Cynobacteria Report Indecisive on Circulators

Cyanobacterial Harmful Algal Blooms: State of the Science and Research Needs by H. Kenneth Hudnell is a 950 page reference which represents a holistic assessment of the state of the science identifying research needed to address the increasing risks posed by freshwater harmful algal bloom to human health and ecosystem sustainability.  The book contains an overview of the Interagency, International Symposium on Cyanobacterial Harmful Algal Blooms. The symposium contained a section on watershed management techniques designed to reduce Cyanobacterial Harmful Algal Blooms (CHABs) which discussed the use of water circulation systems such as SolarBees.  The report indicated that “research is needed to further assess the effectiveness of bubble and pump vertical mixing systems at controlling CHABs, and to identify the mode(s) of action by which vertical mixing inhibits CHABs.”

Excerpt from report:


“Watershed management techniques provide a long-term strategy for reducing CHAB incidence and improving water quality.  The implementation of water management plans may provide near-term improvements that prevent or terminate CHABs.  Increased flow rates and decrease water temperatures improve water quality and reduce the probability of a CHAB occurrence.  Where as flow rate and water temperature control are impractical for many surface waters, evidence indicates that artificial destratification of the water column may be highly efficient means of prevent and terminating CHABs.  The use of bubble systems to vertically mix the water column may be effective on a small scale if the density of bubblers is sufficient, but up scaling to large areas is usually impractical.  Alternatively, floating solar powered platform can host pumps that draw in water from above the benthos (to avoid nutrient resuspension from sediment) but below levels at which CHABs occur. The water is discharged at the surface, creating a vertical mixing loop over areas as large as 35 acres.  Research is needed to further assess the effectiveness of bubble and pump vertical mixing systems at controlling CHABs, and to identify the mode(s) of action by which vertical mixing inhibits CHABs.  Vertical mixing may inhibit CHABs by disrupting cyanobacteria’s ability to regulate it position in the water column, or by inducing the dispersion and amplification of microbial colonies that effectively prey upon or infect cyanobacteria. Additional research may reveal other methods by which the competitive forces against cynobacteria can be increased.”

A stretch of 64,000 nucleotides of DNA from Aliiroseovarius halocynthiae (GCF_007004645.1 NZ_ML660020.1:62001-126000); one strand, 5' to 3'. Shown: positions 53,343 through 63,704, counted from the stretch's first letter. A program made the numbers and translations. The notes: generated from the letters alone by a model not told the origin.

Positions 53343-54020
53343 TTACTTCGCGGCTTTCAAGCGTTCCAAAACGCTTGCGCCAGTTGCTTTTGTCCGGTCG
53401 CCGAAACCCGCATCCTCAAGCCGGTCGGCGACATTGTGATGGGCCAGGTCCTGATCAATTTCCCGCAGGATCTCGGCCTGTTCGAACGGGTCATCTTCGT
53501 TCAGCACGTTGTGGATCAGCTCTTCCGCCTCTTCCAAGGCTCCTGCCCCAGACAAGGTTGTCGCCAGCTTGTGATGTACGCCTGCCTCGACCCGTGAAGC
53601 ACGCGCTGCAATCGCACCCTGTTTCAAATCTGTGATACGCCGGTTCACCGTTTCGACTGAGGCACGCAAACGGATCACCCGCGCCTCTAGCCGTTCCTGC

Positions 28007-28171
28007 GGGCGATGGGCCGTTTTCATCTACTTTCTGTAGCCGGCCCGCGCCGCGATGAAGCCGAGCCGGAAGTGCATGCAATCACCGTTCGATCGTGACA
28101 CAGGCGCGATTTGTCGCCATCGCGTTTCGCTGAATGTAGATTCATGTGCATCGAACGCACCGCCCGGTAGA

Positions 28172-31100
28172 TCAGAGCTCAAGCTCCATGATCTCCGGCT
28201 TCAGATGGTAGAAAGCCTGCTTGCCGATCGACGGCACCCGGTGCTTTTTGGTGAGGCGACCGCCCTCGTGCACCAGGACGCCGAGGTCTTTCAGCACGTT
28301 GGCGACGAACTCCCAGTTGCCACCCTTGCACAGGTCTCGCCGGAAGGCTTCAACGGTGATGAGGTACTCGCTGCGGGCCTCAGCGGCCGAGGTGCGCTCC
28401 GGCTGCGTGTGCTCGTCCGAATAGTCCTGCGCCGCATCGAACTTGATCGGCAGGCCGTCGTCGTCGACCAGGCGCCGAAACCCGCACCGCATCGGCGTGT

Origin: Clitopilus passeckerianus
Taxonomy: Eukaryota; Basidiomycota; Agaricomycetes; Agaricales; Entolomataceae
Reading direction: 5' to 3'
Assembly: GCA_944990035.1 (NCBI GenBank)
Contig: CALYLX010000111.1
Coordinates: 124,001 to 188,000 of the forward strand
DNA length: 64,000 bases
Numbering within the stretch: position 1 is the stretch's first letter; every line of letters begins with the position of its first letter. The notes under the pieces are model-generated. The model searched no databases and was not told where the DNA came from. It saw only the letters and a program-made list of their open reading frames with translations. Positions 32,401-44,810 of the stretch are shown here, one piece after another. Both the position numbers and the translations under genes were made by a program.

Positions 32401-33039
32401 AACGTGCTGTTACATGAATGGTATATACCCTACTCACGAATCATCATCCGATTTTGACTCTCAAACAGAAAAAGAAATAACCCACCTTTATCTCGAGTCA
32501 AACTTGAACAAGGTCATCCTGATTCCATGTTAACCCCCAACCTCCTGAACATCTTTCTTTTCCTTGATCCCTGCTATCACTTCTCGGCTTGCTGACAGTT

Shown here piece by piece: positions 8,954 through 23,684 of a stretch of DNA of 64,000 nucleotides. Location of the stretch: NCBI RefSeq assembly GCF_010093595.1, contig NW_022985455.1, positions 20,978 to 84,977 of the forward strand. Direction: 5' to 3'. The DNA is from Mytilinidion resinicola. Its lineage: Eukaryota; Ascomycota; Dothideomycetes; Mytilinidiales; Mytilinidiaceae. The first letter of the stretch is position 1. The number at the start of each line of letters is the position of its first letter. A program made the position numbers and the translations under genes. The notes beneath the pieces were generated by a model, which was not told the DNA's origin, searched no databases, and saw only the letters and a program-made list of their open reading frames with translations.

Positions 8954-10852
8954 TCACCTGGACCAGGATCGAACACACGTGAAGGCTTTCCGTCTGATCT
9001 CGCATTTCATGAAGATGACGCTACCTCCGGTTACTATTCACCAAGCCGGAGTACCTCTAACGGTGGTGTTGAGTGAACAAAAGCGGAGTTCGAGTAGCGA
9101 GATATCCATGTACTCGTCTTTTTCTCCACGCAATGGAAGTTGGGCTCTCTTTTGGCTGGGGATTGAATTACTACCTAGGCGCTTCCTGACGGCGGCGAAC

Source: Cyanobacterial Harmful Algal Blooms: State of the Science and Research Needs

By H. Kenneth Hudnell Page 33 (emphasis added)

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Filed under Scientific Study, Solarbees

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